Who would have thought the defensive line could be the weak link to this Texas football team?
It’s almost humorous now. As the Texas football team geared up for the 2015 season, head coach Charlie Strong was quick to point out the Longhorn’s most veteran group, his defensive line, as the team’s greatest strength. All the pundits were quick to agree. The ceiling for the young 2015 Longhorn defense would hinge on the fortunes of the Texas D line.
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Strong bragged about them. He glowed about the possibility of going “10-12” deep along the line. Some wondered if there would be enough snaps to go around.
Three games into the season and what was once thought to be a team strength has turned into it’s greatest flaw, one that could ultimately prove to be fatal to Strong’s rebuild in Austin.
Running down the accomplishments of the 2015 Texas defensive line is depressing. With a quarter of the season already over, let’s look back on their contributions so far.
Hassan Ridgeway, nicknamed “The Green Mile” by the staff, has played more like the Chartreuse Inch so far this year. Ridgeway was expected to fill in Malcolm Brown’s sizable shoes and maybe he started dreaming about those first round paychecks but at the rate he’s playing he’ll be lucky to get the other Malcolm’s practice squad checks.
Ridgeway was hampered by a preseason back injury that sapped his conditioning but even at his best, Ridgeway has been a streaky player. So far this season he’s been good for approximately two plays per game and is a non-factor the rest of the way.
That’s still better than the other returning starter, Tank Jackson. The hope was that Jackson would recover from the season-ending foot injury he suffered in the third game last year and be a beast. Not in the least. Jackson has been playing on rollerskates all season and at this point shouldn’t be logging any more snaps than is absolutely necessary.
Bryce Cottrell has been good for at least one dumb penalty per game, which is actually more the Paul Boyette, who has allegedly played this year though you’d have to look real hard to notice. Poona Ford was supposed to be a steal in Strong’s first recruiting class, but so far this year it looks like his lack of size is going to handcuff him at this level as opposing lineman have been swallowing him up. The other DT Strong took at the end of the 2014 recruiting cycle, Chris Nelson, has posted all of one tackle. Given how poorly the rest of the DTs have played, it is scary to think that Nelson and habitual bench warmer Alex Norman aren’t even good enough to warrant more playing time.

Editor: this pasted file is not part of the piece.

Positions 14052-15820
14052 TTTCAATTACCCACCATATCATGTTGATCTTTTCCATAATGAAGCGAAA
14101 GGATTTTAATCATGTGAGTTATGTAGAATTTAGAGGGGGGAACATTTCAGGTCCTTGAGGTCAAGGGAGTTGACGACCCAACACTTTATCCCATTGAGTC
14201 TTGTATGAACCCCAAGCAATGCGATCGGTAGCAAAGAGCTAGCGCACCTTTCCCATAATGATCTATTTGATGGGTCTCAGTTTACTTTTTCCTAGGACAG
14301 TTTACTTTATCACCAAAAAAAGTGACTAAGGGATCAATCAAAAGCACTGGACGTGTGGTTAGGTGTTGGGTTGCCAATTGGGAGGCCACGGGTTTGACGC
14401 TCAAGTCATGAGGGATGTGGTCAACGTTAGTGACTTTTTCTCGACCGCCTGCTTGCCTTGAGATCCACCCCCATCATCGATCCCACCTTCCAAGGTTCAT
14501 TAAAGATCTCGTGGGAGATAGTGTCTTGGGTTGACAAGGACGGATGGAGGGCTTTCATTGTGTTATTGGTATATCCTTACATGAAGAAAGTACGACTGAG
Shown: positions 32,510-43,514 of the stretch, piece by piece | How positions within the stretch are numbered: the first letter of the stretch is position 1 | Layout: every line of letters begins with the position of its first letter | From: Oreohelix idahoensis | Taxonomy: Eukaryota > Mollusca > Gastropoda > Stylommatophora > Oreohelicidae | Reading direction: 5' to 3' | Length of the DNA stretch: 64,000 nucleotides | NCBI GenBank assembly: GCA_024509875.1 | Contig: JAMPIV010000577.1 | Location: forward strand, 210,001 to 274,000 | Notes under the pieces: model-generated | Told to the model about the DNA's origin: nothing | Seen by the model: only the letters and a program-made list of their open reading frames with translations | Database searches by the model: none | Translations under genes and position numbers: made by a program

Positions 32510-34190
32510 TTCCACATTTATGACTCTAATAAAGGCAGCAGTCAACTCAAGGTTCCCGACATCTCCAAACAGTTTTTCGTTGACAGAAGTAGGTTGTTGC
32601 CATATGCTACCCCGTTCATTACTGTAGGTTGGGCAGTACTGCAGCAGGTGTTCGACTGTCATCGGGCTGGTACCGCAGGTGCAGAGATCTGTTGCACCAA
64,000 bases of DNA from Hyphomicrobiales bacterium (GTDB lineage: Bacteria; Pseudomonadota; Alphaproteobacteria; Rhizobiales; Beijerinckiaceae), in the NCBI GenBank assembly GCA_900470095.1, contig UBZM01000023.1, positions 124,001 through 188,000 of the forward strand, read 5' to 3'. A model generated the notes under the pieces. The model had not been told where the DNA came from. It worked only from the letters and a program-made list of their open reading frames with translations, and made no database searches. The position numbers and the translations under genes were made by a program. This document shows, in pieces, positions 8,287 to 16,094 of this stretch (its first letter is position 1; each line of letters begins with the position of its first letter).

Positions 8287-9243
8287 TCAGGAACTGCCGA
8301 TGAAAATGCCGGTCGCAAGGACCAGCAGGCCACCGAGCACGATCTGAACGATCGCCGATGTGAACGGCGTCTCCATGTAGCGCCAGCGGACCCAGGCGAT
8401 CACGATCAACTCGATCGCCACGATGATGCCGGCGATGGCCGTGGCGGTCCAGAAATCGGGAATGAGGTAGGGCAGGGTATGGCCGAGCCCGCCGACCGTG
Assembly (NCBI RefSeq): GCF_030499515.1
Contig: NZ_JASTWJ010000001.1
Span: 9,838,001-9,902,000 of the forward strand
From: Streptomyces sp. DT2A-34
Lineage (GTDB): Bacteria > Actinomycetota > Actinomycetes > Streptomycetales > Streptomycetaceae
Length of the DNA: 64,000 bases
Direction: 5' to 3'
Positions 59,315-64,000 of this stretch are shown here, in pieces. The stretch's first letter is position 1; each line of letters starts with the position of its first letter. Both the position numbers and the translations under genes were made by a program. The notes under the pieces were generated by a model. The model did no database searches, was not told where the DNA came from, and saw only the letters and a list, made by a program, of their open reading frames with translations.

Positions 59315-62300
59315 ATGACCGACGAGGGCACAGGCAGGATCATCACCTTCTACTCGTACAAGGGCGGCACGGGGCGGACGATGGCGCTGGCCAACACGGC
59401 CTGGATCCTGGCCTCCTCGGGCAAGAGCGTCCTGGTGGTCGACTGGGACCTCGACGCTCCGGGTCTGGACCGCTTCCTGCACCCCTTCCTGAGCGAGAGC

Few Quaterbacks Have Been Terrorized By Shiro Davis In His Time In Austin. Mandatory Credit: Brendan Maloney-USA TODAY Sports
Things aren’t much better on the outside. Shiro Davis was a National Signing Day steal for Mack Brown, but Texas is the one who got taken. Shiro’s sack-and-strip last Saturday was one of the few plays he has made in his Texas career and there’s no reason to believe that he will suddenly turn into a playmaker now.
On the other side, Fox End Naashon Hughes is athletic but undersized and struggles to make an impact when matched up against hulking offensive lineman. Once promising prospect Derick Roberson barely sees the field and the staff seems reluctant to turn to newcomers Quincy Vasser and Charles Omenihu, despite the lack of production ahead of them.
It was clear coming into the season that the Texas defense would struggle and that there would be some serious growing pains as young players matured, but the defensive line can’t use youth as an excuse. This is a veteran unit that needed to step up and it has failed miserably, thus failing to protect all of the youth behind it.
Unlike the linebacker and secondary positions, the defensive line isn’t loaded with talented youngsters just waiting for their chance. Years of poor recruiting and attrition have thinned the ranks and Strong so far has failed to secure much in the way of new recruits. Granted there is a lot of time left until NSD and Strong and Company will work until the bitter end to get their guys, but the fact that a defensive minded coach in a region full of talented defensive line prospects is struggling to gain commitments is a bad sign.
A team is only as good as it’s lines. Right now, Joe Wickline appears to be slowly turning his charges around. Already his two freshman starters are the best two lineman on the team. On the other side, the defensive line looks like a steaming pile of Bevo droppings right now and if there is a light at the end of the tunnel, it might just be an oncoming train.
Strong and defensive line coach Brick Haley have their work cut out for them. They’ve got to find a way to cull something at least resembling a legitimate front four and start loading up on some high school studs or this line will continue to fester. Whether or not Strong is up to the challenge may determine how long his tenure in Austin will ultimately last.